Hope and social exclusion are two competing themes. The eponymous "Expectations" refers to its Victorian definition, "a legacy to come". The title immediately announces that money plays an important part in the novel and its themes but is only part of a broader package whose coherence John Hillis-Miller highlights in his book, Charles Dickens, The World of His Novels.
John Hillis-Miller first shows that, as in many novels by Dickens, most characters, and in the beginning, the protagonist, are "outcasts" living in insecurity. Thus, Pip, orphaned, grows up in a world full of sinister tombs, dangerous swamps, and threatening masses of prison ships emerging from the fog that dominate the shores. His existence reproaches him: "I was always treated as if I had insisted on being born in opposition to the dictates of reason, religion and morality".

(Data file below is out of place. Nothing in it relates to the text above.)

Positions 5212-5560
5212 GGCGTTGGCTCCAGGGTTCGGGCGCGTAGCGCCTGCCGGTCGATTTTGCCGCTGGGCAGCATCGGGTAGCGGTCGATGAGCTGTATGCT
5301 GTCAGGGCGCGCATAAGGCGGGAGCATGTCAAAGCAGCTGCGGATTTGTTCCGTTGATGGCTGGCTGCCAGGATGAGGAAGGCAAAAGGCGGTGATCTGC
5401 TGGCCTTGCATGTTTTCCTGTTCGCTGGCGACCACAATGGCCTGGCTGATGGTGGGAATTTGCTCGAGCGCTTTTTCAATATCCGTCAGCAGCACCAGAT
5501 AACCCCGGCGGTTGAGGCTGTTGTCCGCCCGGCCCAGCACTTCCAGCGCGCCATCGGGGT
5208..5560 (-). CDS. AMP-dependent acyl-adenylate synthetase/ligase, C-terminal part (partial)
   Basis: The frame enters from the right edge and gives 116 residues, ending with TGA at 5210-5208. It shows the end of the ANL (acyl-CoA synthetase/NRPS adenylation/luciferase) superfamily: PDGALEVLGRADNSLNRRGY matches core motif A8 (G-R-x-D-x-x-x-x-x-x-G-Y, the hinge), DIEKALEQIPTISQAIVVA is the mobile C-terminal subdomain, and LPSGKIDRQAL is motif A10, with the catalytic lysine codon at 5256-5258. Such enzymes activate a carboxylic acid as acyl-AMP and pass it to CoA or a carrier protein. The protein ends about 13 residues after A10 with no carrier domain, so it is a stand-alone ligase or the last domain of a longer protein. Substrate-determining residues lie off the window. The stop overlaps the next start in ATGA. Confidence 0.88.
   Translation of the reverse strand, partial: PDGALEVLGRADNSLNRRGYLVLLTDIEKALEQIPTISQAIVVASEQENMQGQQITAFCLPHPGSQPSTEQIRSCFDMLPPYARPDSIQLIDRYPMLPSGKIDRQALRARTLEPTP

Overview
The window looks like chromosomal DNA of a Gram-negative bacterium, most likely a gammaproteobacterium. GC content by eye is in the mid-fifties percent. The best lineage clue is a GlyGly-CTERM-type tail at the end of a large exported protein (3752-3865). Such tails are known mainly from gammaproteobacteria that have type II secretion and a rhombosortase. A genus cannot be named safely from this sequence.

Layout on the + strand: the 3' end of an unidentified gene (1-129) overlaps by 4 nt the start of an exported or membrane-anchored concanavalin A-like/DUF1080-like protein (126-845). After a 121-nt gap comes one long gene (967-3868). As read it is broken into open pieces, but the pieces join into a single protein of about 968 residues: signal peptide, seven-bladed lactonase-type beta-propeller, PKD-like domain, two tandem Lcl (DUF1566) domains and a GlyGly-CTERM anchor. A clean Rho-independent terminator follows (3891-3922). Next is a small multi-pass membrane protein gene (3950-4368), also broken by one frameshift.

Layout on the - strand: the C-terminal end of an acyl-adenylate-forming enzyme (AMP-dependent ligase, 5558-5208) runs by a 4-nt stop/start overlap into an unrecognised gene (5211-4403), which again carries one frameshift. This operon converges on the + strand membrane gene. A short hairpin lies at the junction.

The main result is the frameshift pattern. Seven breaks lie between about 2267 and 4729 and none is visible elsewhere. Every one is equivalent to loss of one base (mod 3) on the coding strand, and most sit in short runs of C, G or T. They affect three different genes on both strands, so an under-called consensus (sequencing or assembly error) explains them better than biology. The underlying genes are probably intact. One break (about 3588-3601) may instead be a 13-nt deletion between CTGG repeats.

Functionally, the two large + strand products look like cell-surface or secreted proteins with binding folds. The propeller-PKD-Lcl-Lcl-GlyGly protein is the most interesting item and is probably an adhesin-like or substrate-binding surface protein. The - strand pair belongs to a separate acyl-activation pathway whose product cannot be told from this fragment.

Some of the major themes of Great Expectations are crime, social class, empire and ambition. From an early age, Pip feels guilt; he is also afraid that someone will find out about his crime and arrest him. The theme of crime comes into even greater effect when Pip discovers that his benefactor is a convict. Pip has an internal struggle with his conscience throughout the book. Great Expectations explores the different social classes of the Georgian era. Throughout the book, Pip becomes involved with a broad range of classes, from criminals like Magwitch to the extremely rich like Miss Havisham. Pip has great ambition, as demonstrated constantly in the book.